Storms, Heat to Affect First College Football Games of the Season

By Brian Lada, Meteorologist
August 31, 2013; 2:43 AM ET
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Strong thunderstorms and blazing heat may pose extra challenges for some college football teams this weekend with many teams playing their first game of the season.

Not only will the players need to battle the elements, but so will the tens of thousands of fans attending each game.

Mississippi State wide receiver Robert Johnson (12) reaches for a pass during an NCAA college football practice in Starkville, Miss., Saturday, Aug. 10, 2013. High humidity mixed with high temperatures have marked most of the football training camps this summer. (AP Photo/Rogelio V. Solis)

While some games were played Friday night, most of the college football games will be held on Saturday.

Showers and thunderstorms are in the forecast across much of the eastern United States over the weekend, affecting a plethora of games from New England through the Southeast.

Even though storms on Saturday are not expected to be severe, lightning can still lead to stoppages in play until the storm has passed.

Additionally, rainfall from showers and storms can result in poor field conditions for the players, especially for those playing on grass fields.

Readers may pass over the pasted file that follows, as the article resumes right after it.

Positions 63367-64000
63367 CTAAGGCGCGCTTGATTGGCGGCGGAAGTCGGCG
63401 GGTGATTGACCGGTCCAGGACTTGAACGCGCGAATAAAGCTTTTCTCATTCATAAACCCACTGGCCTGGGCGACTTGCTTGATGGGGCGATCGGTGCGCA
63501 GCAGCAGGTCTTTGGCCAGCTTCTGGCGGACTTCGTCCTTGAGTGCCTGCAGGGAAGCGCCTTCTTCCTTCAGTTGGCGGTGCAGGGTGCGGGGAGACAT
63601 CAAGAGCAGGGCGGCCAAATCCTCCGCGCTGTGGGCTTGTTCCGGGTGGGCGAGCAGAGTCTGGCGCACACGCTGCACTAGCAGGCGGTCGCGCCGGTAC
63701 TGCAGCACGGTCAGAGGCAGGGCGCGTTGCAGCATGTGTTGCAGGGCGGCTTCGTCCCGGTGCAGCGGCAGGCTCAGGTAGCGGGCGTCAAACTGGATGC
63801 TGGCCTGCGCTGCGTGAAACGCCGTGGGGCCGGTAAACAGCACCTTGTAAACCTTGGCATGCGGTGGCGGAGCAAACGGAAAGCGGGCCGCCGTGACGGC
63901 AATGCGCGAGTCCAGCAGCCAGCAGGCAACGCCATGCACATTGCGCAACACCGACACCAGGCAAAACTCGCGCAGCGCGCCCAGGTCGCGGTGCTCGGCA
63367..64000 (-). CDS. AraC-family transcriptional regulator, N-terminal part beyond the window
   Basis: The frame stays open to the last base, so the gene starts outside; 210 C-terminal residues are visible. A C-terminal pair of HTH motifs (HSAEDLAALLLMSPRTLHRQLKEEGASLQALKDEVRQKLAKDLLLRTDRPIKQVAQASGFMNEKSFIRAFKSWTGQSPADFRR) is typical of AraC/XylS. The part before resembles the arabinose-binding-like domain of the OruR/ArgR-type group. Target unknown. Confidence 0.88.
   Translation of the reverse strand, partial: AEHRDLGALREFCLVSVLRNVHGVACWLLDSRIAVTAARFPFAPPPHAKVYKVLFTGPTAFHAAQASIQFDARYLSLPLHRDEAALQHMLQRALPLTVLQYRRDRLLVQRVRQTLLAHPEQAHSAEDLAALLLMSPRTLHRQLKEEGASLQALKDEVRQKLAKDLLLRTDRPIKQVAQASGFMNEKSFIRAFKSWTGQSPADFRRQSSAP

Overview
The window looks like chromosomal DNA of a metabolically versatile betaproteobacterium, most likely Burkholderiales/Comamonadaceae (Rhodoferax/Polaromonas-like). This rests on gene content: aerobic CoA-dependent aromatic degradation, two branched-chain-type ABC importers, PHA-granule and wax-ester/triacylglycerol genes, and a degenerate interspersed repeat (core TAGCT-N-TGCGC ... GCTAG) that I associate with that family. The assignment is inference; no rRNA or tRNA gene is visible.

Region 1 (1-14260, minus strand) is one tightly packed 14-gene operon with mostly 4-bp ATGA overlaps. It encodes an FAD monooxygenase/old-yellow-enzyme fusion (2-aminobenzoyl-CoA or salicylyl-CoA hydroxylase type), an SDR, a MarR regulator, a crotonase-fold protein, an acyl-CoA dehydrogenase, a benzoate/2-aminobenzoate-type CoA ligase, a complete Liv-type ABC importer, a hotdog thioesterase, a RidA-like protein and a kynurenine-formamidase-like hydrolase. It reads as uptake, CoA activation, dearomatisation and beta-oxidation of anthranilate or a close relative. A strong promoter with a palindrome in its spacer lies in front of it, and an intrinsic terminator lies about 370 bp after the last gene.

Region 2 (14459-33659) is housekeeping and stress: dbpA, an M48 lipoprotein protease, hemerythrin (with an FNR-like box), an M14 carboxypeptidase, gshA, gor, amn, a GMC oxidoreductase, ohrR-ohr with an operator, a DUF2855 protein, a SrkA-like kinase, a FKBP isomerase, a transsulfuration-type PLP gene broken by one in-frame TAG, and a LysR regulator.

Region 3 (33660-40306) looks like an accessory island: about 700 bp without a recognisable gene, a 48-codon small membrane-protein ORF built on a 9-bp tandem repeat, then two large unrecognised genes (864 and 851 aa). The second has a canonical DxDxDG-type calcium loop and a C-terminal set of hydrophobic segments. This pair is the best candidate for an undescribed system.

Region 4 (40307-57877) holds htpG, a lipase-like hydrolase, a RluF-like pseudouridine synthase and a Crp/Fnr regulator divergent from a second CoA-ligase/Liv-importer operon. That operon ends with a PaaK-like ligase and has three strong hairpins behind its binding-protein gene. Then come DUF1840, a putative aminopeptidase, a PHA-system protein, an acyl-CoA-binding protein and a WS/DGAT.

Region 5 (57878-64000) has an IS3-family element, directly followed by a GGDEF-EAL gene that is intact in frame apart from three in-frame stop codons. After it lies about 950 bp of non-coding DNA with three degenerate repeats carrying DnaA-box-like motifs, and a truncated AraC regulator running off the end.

While storms will threaten games in the East, intense heat in the Plains could lead to hazardous conditions on the field.

Even though the heat wave in the Plains is expected to break down over the weekend, temperatures will still manage to climb well into the 90s with some spots and will make a run toward triple digits Saturday afternoon.

Forecast Temperatures for the Start of Football Games

Game
Forecast Temp
(degrees F)
Massachusetts @ Wisconsin
78
Purdue @ Cincinnati
85
Buffalo @ Ohio State
85
Northern Illinois @ University of Iowa
89
Wyoming @ Nebraska
94
Mississippi State vs. Oklahoma State (@ Houston)
96

While fans may find much discomfort in the stands during the game under the blazing sunshine, the players on the field will feel the full brunt of the heat.

One of the hottest games will be Mississippi State playing Oklahoma State in Houston, where the temperature at kickoff is forecast to top out at 96 degrees.

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The strenuous activity of the game can quickly lead to dehydration if players do not remain hydrated enough throughout the game.

On top of the high temperatures, helmets and padding that players wear will trap in body heat, increasing the risk of heat stroke.

Weather has already caused a variety of disruptions across the nation this week.

The ongoing heat wave in the Plains forced many schools to take action for the safety of the students by either ending classes early or canceling school altogether.

Meanwhile, heavy thunderstorms in the Northeast on Wednesday led to delays in the U.S. Open, being held in Flushing, N.Y.

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